Competition for burrows by more aggressive rabbits was a contributing factor to the extinction of the lesser bilby (Macrotis leucura) and the lesser stick-nest rat (Leporillus apicalis), and it is believed that rabbits may have been responsible for significant declines in the night parrot (Geopsittacus occidentalis) through habitat degradation. There is also evidence of rabbits acting aggressively towards native mammals to protect resources, even much larger ones like yellow-footed rock wallabies (Petrogale xanthopus) (Dept of the Env & Energy, 2016).
As ‘ecosystem engineers’, the changes rabbits cause have consequences well beyond the immediate impacts from consumption and competition. Rabbit-induced changes to vegetation can have far-reaching impact, affecting other animals and whole environmental communities. Witchetty grubs and bilbies, Glossy Black-Cockatoos, and Native rodents below provide examples.
As a food source, rabbits also sustain populations of feral predators. See Promoting Predators.
Rabbits, at different stages of life, are preyed upon by some mammals, birds and reptiles – to differing degrees. For some predators (feral cats and foxes), rabbits may be an important part of their diet; for others they may only be an opportunistic or incidental feed. The relationships may vary with seasons and their relative abundance.
By sustaining populations of feral predators, rabbits indirectly increase the predation by those species on native animals. This is termed ‘hyper-predation’. Rabbit-induced hyper-predation by cats and foxes has been linked to the extinction and decline of conilurine rodents (Muradae), the biggest and most diverse group of Australian rodents, including Notomys and Pseudomys.
Examples of rabbit-predator interactions are provided by Feral cats, Dingoes, Wedge-tailed eagles and Critical Weight Range terrestrial animals.
Rabbits are in the critical weight range for cats and foxes – they are the most preferred size for prey, offering good sustenance for the energy expended in hunting. Different animals have different hunting preferences. This is likely to be one factor why feral cat numbers decline when rabbit numbers do, but wedge-tailed eagle populations do not. Rabbit control is especially beneficial to native fauna outside the critical ‘small to medium size’ weight range for cats and foxes; e.g. kangaroos are larger. Although brush-tailed and crest-tailed mulgaras (Dasycercus spp) are within the critical weight range, they have prospered from rabbit control due to the improvement in ecological condition.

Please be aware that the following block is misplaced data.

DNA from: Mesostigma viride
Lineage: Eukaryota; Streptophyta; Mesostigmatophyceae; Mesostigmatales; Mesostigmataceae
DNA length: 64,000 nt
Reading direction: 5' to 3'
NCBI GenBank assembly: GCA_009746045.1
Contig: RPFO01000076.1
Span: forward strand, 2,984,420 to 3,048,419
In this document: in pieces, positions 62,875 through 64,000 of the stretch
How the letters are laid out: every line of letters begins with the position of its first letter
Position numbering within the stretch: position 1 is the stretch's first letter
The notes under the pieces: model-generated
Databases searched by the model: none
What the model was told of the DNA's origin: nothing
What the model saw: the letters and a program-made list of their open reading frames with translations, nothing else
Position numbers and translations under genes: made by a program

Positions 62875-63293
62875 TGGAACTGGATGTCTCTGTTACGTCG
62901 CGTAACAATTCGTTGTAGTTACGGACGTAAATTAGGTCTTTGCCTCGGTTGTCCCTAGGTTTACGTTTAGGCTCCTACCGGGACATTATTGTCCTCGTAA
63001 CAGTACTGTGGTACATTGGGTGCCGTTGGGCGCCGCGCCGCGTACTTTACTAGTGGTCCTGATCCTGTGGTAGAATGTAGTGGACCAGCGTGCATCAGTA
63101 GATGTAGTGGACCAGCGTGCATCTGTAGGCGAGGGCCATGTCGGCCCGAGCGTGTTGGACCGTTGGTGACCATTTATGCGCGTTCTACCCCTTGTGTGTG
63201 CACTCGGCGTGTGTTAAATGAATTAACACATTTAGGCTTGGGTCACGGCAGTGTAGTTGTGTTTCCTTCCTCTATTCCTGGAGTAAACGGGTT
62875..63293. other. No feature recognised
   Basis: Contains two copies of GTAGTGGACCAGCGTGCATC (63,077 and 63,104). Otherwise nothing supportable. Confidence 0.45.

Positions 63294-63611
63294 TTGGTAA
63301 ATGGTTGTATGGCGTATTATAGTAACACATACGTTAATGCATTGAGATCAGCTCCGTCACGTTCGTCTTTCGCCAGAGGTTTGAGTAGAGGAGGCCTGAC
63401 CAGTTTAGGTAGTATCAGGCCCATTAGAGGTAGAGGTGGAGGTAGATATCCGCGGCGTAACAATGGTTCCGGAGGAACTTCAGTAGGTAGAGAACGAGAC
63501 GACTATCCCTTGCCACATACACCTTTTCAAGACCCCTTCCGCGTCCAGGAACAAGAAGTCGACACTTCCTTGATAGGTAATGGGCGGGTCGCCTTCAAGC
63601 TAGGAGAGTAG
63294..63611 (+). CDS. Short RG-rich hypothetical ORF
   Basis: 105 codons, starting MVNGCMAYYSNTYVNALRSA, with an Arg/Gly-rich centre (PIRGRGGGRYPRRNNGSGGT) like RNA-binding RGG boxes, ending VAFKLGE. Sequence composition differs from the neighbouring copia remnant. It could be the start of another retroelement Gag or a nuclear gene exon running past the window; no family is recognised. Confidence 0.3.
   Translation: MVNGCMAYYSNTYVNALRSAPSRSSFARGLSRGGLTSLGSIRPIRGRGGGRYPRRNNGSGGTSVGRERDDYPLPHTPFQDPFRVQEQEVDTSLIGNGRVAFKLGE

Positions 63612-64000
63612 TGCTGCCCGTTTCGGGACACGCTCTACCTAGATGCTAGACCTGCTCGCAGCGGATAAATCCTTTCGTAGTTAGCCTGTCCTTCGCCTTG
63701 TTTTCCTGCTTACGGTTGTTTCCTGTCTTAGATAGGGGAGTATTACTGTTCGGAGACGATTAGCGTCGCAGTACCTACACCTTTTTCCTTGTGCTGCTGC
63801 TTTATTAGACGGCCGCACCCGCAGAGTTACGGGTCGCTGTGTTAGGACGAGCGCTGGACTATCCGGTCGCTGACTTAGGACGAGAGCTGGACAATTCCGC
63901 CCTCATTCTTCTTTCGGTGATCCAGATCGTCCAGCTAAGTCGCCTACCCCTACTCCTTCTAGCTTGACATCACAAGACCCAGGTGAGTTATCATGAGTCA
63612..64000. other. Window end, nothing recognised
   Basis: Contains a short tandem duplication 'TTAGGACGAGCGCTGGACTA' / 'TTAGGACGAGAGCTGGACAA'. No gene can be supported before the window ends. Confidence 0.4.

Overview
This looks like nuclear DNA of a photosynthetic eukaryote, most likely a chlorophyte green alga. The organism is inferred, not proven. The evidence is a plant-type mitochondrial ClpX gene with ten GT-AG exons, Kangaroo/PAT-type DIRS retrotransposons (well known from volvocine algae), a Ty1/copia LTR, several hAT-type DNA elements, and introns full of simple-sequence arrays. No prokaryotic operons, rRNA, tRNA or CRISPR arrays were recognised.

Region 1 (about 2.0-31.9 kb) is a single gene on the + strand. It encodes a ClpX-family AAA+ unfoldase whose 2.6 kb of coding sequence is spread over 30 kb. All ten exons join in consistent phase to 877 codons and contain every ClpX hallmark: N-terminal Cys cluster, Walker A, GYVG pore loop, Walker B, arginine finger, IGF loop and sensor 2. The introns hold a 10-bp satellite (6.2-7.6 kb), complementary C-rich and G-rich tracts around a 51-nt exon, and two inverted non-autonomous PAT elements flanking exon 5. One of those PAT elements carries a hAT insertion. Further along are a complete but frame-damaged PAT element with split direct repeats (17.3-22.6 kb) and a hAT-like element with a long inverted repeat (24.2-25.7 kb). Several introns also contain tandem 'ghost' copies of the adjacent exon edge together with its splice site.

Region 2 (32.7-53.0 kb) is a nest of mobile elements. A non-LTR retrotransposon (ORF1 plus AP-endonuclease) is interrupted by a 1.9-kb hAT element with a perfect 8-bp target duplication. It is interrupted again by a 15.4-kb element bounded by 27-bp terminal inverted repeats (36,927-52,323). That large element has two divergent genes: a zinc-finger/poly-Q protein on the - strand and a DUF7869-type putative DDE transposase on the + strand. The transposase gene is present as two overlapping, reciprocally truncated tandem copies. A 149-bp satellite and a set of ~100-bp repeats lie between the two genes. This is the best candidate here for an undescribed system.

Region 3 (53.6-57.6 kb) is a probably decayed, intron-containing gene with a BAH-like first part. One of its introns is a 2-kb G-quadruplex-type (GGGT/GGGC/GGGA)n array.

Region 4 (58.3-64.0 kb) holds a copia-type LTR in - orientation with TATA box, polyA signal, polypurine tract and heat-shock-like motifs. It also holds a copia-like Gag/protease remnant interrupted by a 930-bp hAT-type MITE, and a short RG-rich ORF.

In summary, most evidence suggests that:
- As rabbits decline, so too does the number of feral predators (cats and foxes, which are such a threat to many native fauna).
- Vegetation flourishes – leading to a resurgence of native fauna.
- There may be some prey switching by native predators as a consequence of rabbit decline, but the resurgence of plants and other fauna minimises or over-rides any losses for a good nett outcome.
To minimise the risk of temporary prey-switching affecting native fauna, programs to control pest predators should accompany rabbit-control initiatives. For optimum effectiveness, feral cat control programs should start with rabbit control.
Overgrazing of any kind reduces the number of grass, forb and shrub species surviving, reduces plant cover (i.e. leads to more bare ground), depletes soil carbon, and increases the bulk density (amount of compaction) of soil. Controlling rabbits can halt these processes and open opportunities for rehabilitation and improved soil health. One study has estimated that rabbit control in 25% of the mulga woodlands of inland Australia would result in the sequestration of an additional 5-6 megatonnes of CO2 equivalents per year.
By removing above-ground and below-ground vegetation through grazing and warren construction, rabbits contribute to erosion – the loss of topsoil by wind and rain. That invites ‘early colonisers’ (plants, notably weeds, that colonise bare ground and degraded vegetation), and reduces the chance of successful establishment by native plants – which increases the susceptibility of many native fauna to predation from feral predators.
On-site erosion inevitably contributes to off-site degradation, be it sedimentation of waterways and dams or streambank erosion (with potential to degrade wetlands, or affect water supplies and treatment costs), or dust (resulting in air pollution and health problems, or the blocking of roads or damage to fences). The rate of sedimentation of Burrinjuck, Umberumberka (both in NSW) and Pekina (SA) reservoirs was greatly reduced following the spread of myxomatosis.
The critical rabbit density for the recruitment of many native seedlings is 1 rabbit : 2 hectares, and a similar level triggers a decline in native grasses. Above that density native grasses decline, due to selective grazing pressure, and are replaced by unpalatable introduced weeds adapted to tolerate rabbit browsing. Rabbits also disseminate weeds by spreading undigested weed seeds in their faeces, while the high level of nitrogen in their droppings promotes the growth of some weeds.